This memory popped into my mind when I was scanning some news archives and came across this; Ronald Ward dies in prison hospital at age 37.
On April 12, 1985 Ronald Ward was a 14 year old child in the mid-term of repeating the 7th grade for the 3rd time in a West Memphis Arkansas Jr. High School. After school on that day he went over to the home of his best friend to play. After that things went haywire. Ronald stabbed to death his 12 year old friend and the two great-aunts that his friend lived with. They were ages 72 and 76. Multiple stab wounds on each. A butcher knife was the weapon either of choice or opportunity. Soon afterwards it would take a jury only 2 hours of deliberation to make Ronald Ward the youngest death row inmate in the nation at that time. His sentence was changed to life without parole later on appeal. He died of a medical condition 21 years later.
That provides the background information of how that connects to me. I was living in West Memphis at that time and on the couch watching Leave it to Beaver when the police knocked on my door and asked me to come down to the station. I was managing a store in West Memphis at that time and figured it was something to door with an employee or a business related incident of some sort. Anything is possible in West Memphis, so who knows what it could be? I was directed to the basement where investigators asked me a series of questions. Many concerned my mother. What kind of car does my mother drive? Where was she at a certain time and date? Where was I? Do I know this person and that person? I answered the questions calmly and politely. My mother lives in Mississippi. She has no car. She does not drive. I was at work. At least 100 people can verify that. I am on camera all day long.
It became evident very quickly that I had no idea what they were talking about. At the end of this event I did get them to explain to me what was going on. It seems that they had picked up a suspect and in his explanation of where he was at that time had randomly pointed at my apartment as they were riding in the police car. I have no idea why he did this. He didn't commit the crime. He must have been doing something else at the time that he didn't want the police to know about. Go figure. As it turned out there was no harm done. I didn't get mad at the police. They have a serious job to do and must do it thoroughly and systematically. That is how justice is found. The thing that you have always been told is usually true. "You don't have to worry if you have not done anything". Respect authority.
This crime would soon be overshadowed by some even bigger news that would happen in the same general neighborhood: The Robin Hood Hills Murders. Another triple homicide. Ronald Ward, the family in the 4-room house, the young inmate on death row, all would be pushed to the pack pages of relative news.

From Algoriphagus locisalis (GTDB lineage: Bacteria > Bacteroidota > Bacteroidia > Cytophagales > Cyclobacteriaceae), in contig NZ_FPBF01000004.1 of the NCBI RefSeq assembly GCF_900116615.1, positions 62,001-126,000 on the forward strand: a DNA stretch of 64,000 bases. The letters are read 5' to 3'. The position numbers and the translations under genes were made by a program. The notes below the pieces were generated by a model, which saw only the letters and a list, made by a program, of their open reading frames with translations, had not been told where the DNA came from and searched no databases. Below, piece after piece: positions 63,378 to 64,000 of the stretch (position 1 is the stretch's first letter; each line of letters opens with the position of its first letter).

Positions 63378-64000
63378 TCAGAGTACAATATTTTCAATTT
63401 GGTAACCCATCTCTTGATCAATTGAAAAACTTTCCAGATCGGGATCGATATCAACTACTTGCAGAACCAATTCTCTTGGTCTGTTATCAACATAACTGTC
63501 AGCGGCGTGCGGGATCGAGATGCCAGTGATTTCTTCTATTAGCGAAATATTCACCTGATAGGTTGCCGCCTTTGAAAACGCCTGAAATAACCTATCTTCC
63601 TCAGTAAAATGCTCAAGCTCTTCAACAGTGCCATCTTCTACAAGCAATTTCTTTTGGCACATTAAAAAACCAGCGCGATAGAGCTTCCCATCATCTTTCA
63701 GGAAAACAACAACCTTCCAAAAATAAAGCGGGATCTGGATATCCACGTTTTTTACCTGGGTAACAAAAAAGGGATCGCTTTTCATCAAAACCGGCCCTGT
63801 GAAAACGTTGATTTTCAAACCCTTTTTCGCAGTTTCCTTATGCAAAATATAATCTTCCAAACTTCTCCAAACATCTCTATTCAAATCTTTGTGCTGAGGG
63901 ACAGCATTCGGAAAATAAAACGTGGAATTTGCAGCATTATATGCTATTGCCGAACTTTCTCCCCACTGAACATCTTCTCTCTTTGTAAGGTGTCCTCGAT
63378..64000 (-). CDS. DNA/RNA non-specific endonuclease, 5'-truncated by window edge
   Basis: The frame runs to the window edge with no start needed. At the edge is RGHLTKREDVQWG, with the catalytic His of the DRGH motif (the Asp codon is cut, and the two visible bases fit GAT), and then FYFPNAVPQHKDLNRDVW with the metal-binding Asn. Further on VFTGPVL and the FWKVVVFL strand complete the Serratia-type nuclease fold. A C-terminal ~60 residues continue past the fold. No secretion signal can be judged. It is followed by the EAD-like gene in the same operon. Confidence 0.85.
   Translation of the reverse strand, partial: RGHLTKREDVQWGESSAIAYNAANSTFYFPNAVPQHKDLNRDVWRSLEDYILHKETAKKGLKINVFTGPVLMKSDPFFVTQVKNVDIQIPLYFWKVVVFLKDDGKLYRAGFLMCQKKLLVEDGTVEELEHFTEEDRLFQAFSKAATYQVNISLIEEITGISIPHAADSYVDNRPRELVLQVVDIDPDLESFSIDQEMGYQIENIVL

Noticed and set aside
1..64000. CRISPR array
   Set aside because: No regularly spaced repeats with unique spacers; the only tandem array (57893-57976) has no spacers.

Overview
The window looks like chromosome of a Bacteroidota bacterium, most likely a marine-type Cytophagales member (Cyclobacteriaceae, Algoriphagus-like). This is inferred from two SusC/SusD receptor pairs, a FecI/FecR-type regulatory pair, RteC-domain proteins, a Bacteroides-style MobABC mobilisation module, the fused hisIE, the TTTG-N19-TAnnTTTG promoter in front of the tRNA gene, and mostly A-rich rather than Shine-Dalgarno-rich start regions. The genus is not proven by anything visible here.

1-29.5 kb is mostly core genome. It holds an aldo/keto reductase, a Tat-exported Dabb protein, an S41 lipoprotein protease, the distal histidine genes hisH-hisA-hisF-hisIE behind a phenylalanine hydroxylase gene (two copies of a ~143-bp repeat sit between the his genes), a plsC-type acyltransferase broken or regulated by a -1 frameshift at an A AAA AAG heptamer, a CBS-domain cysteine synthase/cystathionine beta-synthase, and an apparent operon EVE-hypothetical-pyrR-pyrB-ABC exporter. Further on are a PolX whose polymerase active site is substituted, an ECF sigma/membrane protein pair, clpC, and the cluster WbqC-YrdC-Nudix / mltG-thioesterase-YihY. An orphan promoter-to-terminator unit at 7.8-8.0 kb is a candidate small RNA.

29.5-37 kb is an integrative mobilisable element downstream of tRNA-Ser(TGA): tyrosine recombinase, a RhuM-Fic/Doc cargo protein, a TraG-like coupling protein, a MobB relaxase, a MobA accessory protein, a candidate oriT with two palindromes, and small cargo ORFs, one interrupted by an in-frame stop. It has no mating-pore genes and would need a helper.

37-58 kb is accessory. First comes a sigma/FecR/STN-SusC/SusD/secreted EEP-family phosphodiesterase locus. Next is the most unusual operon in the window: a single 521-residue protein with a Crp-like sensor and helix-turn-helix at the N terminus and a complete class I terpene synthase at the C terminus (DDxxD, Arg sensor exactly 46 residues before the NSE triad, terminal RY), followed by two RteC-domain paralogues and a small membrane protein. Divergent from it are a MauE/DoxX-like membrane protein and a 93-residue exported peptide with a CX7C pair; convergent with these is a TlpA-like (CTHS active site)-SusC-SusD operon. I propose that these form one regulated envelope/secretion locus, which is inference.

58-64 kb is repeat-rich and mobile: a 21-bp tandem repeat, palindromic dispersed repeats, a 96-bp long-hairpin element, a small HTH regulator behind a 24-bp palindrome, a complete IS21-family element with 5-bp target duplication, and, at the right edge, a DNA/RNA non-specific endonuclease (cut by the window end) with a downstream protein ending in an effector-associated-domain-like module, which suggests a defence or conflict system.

I missed Leave it to Beaver. In case you wonder about it Beaver skipped school and went to the fair with his friend Lumpy. They ate too much candy and got sick. Ward came down hard on The Beaver, but his mother intervened. Beaver missed dinner. I missed dinner. Ronald Ward probably missed dinner too. A lot of dinners are missed in West Memphis. A lot of dinners for a lot of reasons.
The Color Of KARMA
been There are colors we don't see. Colors are visible wavelengths that pass thru the atmosphere. The near infrared and medium infrared wavelengths lie outside of human vision although they may been seen by some other animals. There are colors that some animals see but humans can't.
Have you ever thought about how hard it would be to describe a color that no one has ever seen? It would be impossible really. It would be like trying to describe how the number 39 smells. There is no point of reference.
I have a theory on colors and on the question of whether our futures are predetermined from birth or are just the random results of happenstance. I think the answer is both. Here's how it works: (I'm using an analogy of course) When we are born we come into life with a bucket of paint. The bucket of pain determines the path we set out on. Mine may be blue. Yours may be green. We will more through life in a predetermined direction. That direction will not change unless we do something to change it. This is what is called "free will". When we take actions that send us off our path even slightly or become involved in the affairs of others their paint and our paint mixes, sometimes just a little, but sometimes in a big way. We know that the mixing of paint changes the colors. If your red paint becomes all mixed up and stirred together with someone else's blue paint it becomes purple and so on. You are now purple and might take on an even different hue if you add another color. We are now off the path of the red paint you started out with and the trajectory of your life will never be the same. Some might explain this as fate or karma or reaping what you sow.